Menu

Streaming Platforms Stir Bollywood’s Diwali Lull

A year with no box office collections culminates in festive releases opting for the streaming route.

The weeks around Diwali (November 14) have always been important for the Indian film industry. This is when it racks up a huge chunk of its cumulative earnings for a year, which trade pundits say, can amount to anything between INR 250 to INR 300 crore ($3,35,23,525 to $4,02,24,420).

This year, however, with film releases have shifted from cinemas to streaming platforms, the outlook for the festive season looks bleak.

“Diwali is the most important time of the year,” said Rajiv Bakshi CEO, Reliance Entertainment’s Big Synergy, the production behemoth behind “Kaun Banega Crorepati”, India’s biggest television quiz show, which is hosted by superstar Amitabh Bachchan. “It’s the period with the most advertising revenue, and most auspicious time for people to buy more.”

After the coronavirus pandemic, with cinemas across the world shuttered, several big-budget films have eschewed the theatrical release route opting instead for streaming platforms that began with Bachchan’s “Gulabo Sitabo” in April this year.

“When these films signed onto OTT platforms, there was no clarity on when cinemas would reopen,” said Shailesh Kapoor of Ormax Media, a firm specializing in trade insights. “When the reopening of cinemas was announced, it was too late for theatrical releases. Marketing a film needs a lot of time.”

Even now, two of the biggest films of the year, “Sooryavanshi” and “83” keep getting postponed in the light of little clarity surrounding footfalls in cinemas.

Initially, all eyes were on Maharashtra, which accounts for 30 percent of the country’s market. It’s been a week since the state has received permission to open cinemas, however, most are waiting for Diwali weekend to begin operations.

Across the country, ticket sales have amounted to less than 5 percent of the 50 percent capacity mandate required to screen films. Since most theaters are screening old films, they’re bleeding in a country that has a cinema-culture that focuses heavily on the lure of the big-budget blockbuster.

Girish Johar, a trade analyst and distributor says Diwali is the most important window of the year for both streaming and theatrical releases now. Case in point: the blockbuster ‘Laxmii,’ actor Akshay Kumar’s Diwali release.

After dropping on Disney+Hotstar on November 9, the film was panned by critics; however, it firmly snatched the holiday.

Akshay Kumar and Kiara Advani star in “Laxmii.” Courtesy of Laxmii Team

“The Diwali release decision was definitely not conscious,” said actor Tusshar Kapoor who turned producer with ‘Laxmii.’ But by the time post-production was over, Diwali seemed like an appropriate time to get not just family audiences but also cater to every Indian instead of a niche audience.”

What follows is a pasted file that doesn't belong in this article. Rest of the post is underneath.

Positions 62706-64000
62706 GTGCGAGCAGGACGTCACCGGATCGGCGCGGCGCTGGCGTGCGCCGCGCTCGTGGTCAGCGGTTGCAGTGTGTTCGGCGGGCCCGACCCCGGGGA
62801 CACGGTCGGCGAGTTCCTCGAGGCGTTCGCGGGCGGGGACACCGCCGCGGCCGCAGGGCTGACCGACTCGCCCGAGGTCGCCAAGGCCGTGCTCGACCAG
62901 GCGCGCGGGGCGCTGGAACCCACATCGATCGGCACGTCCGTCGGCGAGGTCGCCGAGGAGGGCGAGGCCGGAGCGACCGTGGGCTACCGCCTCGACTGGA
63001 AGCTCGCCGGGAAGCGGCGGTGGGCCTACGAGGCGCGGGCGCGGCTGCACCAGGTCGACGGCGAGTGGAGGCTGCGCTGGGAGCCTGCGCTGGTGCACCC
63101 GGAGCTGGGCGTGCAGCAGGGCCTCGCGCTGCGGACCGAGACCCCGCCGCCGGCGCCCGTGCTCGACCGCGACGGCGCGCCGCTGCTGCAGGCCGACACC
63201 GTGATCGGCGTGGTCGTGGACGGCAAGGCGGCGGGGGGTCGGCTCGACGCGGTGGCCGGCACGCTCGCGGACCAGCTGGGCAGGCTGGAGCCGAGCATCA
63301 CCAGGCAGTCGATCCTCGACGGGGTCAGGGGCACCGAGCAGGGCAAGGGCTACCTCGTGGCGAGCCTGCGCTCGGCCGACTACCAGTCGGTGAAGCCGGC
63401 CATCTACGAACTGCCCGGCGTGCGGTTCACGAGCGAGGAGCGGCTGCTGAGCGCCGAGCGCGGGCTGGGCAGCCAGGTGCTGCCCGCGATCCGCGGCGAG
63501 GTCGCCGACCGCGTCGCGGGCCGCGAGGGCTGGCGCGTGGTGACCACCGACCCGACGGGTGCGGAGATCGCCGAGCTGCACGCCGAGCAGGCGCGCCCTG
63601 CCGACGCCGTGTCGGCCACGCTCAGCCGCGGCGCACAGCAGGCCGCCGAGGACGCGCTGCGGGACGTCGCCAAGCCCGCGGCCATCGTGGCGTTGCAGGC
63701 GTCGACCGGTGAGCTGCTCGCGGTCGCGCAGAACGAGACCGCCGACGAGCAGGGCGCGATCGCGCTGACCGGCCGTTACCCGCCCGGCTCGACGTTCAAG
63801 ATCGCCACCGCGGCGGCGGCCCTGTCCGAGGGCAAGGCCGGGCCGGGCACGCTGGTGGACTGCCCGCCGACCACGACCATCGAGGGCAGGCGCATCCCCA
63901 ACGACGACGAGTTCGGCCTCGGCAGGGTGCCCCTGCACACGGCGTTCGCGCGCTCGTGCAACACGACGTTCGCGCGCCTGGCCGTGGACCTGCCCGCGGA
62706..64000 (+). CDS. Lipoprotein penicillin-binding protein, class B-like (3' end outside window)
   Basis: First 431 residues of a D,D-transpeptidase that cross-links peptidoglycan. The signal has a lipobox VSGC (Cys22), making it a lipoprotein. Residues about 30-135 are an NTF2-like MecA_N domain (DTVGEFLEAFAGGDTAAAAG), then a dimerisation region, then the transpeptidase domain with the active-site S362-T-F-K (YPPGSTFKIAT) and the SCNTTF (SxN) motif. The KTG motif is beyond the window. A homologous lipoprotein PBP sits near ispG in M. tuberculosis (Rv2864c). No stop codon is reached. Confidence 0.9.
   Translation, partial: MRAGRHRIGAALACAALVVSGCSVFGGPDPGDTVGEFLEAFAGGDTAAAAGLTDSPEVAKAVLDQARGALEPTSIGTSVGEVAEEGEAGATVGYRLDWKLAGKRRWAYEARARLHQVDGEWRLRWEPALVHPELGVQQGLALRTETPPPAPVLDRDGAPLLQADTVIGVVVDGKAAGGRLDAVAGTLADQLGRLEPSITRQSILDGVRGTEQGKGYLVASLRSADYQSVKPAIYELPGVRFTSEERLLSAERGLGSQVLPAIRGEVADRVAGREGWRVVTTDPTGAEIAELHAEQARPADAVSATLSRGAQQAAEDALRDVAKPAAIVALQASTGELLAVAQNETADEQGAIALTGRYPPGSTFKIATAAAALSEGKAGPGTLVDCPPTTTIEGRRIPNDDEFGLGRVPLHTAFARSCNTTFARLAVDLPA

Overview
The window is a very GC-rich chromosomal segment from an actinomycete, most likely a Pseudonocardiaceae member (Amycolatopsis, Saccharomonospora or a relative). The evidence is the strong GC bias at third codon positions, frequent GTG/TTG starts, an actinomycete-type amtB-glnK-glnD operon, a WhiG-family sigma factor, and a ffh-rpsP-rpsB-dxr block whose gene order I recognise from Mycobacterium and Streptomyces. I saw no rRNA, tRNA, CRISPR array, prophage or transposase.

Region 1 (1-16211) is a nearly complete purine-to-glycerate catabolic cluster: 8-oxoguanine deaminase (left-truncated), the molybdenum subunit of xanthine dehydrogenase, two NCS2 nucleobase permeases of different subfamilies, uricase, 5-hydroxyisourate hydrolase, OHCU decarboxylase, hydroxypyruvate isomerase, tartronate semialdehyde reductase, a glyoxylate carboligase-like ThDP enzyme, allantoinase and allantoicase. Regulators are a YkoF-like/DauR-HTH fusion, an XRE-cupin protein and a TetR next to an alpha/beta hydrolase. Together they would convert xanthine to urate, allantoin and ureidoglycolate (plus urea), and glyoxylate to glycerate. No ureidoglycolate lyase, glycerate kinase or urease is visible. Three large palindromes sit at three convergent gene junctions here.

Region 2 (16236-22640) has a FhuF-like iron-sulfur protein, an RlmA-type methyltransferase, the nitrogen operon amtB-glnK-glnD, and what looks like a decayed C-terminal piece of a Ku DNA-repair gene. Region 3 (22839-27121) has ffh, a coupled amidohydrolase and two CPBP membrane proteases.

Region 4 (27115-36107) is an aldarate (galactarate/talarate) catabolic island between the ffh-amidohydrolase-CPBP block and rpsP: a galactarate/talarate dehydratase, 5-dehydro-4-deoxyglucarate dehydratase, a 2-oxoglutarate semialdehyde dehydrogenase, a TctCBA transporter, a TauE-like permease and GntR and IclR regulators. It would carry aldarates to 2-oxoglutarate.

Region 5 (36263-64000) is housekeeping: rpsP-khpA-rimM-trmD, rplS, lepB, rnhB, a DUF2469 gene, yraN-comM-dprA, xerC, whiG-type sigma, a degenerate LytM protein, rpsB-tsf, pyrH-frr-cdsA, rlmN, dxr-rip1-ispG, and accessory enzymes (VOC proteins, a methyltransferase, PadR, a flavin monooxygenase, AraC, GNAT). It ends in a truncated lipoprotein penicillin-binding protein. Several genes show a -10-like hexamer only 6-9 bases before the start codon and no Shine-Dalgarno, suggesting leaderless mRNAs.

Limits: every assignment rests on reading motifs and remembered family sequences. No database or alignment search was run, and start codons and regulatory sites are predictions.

Tusshar is stressing on the importance of a family-friendly genre that is an important factor for the Diwali release.

Last year, Kumar’s “Housefull 4” trumped other movies like “Saand Ki Aankh” and “Made in China,” earning Rs 205.60 crore (USD 2,75,54,170). Even if streaming platforms don’t disclose viewership details, Laxmii’s 2.3 rating on IMDB is indicative of its performance.

“Theatres are clear that they won’t play second fiddle to streaming platforms and want specific provisioning,” said Johar. “I don’t think that theater and OTT releases will occur simultaneously.”

This year’s roster has five big-ticket releases across languages: “Ludo” on Netflix; “Chhalaang,” and Tamil film “Soorarai Pottru” on Amazon Prime Video; Kumar’s “Laxmii” and Tamil “Mookuthi Amman” on Disney+ Hotstar.

Series aren’t far behind with Hindi “Nimmi’s PG”, Marathi “Good Boy” and “Sanam Hotline”, and “Game” (Telugu) releasing on Hungama Digital Media. There’s also “Bicchoo Ka Khel” on ALTBalaji among other titles.

In the meantime, trade analysts are hopeful that the box office industry will pick up, until another potential crisis hits the market in the first half of next year.

“Shooting has still not commenced at full-throttle,” said Kapoor talking about cumbersome permissions and safety measures required for large crews.

Usually, every Friday of a week witnessed a couple of releases across the budget spectrum. The pandemic killed the practice. Bollywood often had two big films clashing on the same date.

“All that will not happen because whatever has been ready has already released on streaming platforms,” said Kapoor. However, he’s of the opinion that Hollywood releases could be a much-needed shot in the arm. After the release of Robert DeNiro’s “The War With Grandpa”, there are talks of “Wonder Woman 1984″ and “Tenet” coming to Indian cinemas.

In spite of a bleak outlook, Johar insists that cinemas will never go out of fashion in India.

“We are a traditional entertainment community, and we want to watch films on the big screen,” he said. “After everything’s said and done, streaming platforms are premium and urban.”

Historically, mass content has always trumped over that which caters to a westernized cosmopolitan audience.

“It’s just a matter of time till people feel it’s safe to go to cinemas,” he said.

(Edited by Siddharthya Roy and Anindita Ghosh)